By Malini Menon and Ross Colvin
NEW DELHI (Reuters) - Government tried on Monday to defuse a political crisis over sweetheart coal deals that has deepened a perception of dysfunction in the world's biggest democracy and derailed Prime Minister Manmohan Singh's efforts to win back investors.
In a shock forecast, Morgan Stanley warned there was a "very high risk" that growth in Asia's third-largest economy could slow to just 4.3 percent in the 2013 fiscal year unless the government took urgent steps to cut the fiscal deficit and encourage private investment.
Singh's government has struggled to defend itself against allegations that it awarded coalfields potentially worth billions of dollars to private and state power, cement and steel companies in a process that was corrupt at worst and lacked transparency or any element of competition at best.
Under pressure from the prime minister's office, a government committee met on Monday to speed up the review of 58 coalfields whose owners have already been issued notices for missing deadlines to get them operational. The coal ministry has until September 15 to decide whether to cancel the licences.
Among those that face possible cancellation of coal mining licences are billionaire Lakshmi Mittal's ArcelorMittal, GVK Power and Infrastructure, India's top aluminium producer Hindalco Industries Ltd - part of the Aditya Birla Group - and Tata Power.
The furore, dubbed "coalgate" by media, has drowned out Singh's efforts to show that his weak coalition government is serious about implementing reforms. For months it has been under fire for dithering while the economy suffers from the impact of the eurozone debt crisis and sluggish U.S. growth.
Morgan Stanley cut its growth forecast for India to 5.1 percent on Monday for the 2012/13 fiscal year. It had previously projected the economy would grow at 5.8 percent in the year ending next March. But in its "bear case" scenario, growth could tumble to 4.3 percent if policy inaction persisted, it said.
The main opposition Bharatiya Janata Party (BJP), which will challenge Singh's ruling Congress party in elections due by 2014, has seized on a state auditor's report that questioned licenses granted for 142 coalfields between 2004 and 2009.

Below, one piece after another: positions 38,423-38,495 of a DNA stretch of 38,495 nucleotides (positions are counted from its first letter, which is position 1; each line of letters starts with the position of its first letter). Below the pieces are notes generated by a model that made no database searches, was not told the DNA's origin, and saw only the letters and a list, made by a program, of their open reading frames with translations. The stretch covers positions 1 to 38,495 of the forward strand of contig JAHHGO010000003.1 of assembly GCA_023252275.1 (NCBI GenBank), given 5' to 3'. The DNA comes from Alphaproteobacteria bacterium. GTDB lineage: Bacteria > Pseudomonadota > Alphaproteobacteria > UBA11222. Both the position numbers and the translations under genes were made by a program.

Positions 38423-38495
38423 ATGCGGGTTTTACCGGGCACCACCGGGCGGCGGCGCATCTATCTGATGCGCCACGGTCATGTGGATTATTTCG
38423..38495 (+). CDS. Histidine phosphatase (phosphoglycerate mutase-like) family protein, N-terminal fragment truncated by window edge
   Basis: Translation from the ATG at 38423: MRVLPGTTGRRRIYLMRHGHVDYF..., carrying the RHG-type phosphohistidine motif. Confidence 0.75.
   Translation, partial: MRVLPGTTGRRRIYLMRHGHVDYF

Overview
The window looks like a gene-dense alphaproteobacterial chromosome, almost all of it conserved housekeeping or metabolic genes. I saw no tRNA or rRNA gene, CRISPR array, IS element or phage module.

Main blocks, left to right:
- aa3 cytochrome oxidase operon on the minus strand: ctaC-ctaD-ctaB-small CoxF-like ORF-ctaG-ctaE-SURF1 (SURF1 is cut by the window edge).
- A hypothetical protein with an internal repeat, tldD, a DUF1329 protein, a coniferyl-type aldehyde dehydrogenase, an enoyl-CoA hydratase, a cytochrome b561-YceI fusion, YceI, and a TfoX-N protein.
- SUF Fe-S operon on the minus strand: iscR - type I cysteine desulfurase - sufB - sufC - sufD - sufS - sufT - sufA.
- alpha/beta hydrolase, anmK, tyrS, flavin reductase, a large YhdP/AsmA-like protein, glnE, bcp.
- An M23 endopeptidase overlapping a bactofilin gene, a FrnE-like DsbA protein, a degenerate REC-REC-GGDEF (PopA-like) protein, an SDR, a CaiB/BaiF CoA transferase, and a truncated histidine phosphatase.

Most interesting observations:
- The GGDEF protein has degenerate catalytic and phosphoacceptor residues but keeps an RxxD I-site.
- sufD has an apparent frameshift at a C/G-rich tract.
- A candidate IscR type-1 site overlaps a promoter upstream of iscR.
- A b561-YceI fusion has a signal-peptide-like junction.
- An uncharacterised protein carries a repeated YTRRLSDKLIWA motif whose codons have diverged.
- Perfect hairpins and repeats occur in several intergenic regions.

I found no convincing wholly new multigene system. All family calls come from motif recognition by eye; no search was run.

The concessions were awarded by a government committee without competitive bidding. The auditor said it was not clear from the minutes of the committee's meetings how it arrived at decisions on coalfields that could be worth billions of dollars.
The BJP has all but paralysed parliament for two weeks, using the report to blacken the government, which has been buffeted by corruption scandals, most notably a $39 billion telecoms licences scam that saw a former minister arrested.
BJP WANTS TO KEEP CORRUPTION CENTRE-STAGE
Crowding around the speaker's seat in parliament, BJP members chanted "prime minister submit your resignation". Amid the din, the Congress party and its allies managed to pass three bills.
The BJP, which has struggled to capitalise on infighting within the Congress-led coalition, wants to keep alive an issue it believes resonates strongly with voters, political commentator Vinod Mehta said.
"They feel it is striking a chord. They are trying to keep the corruption issue at the centre of political discourse."
Singh has denied any wrongdoing and pointed out that it was his government that proposed competitive bidding, but the softly spoken prime minister's rebuttal has been overshadowed by daily images of parliamentary chaos on cable television news channels.
It has been left to Congress leader Sonia Gandhi, who normally keeps a low profile, to take the fight to the opposition. She has surprised observers with her unusually aggressive response to the BJP's corruption charges.
With the monsoon session of parliament due to end on Friday, there was no sign of an end to the deadlock.
The BJP has signalled that it might be willing to drop its demand for Singh to quit if the government cancels coal licenses and agrees to an independent inquiry. But the government has dismissed the demand, saying a Central Bureau of Investigation probe was already under way.
(Editing by John Chalmers and Robert Birsel)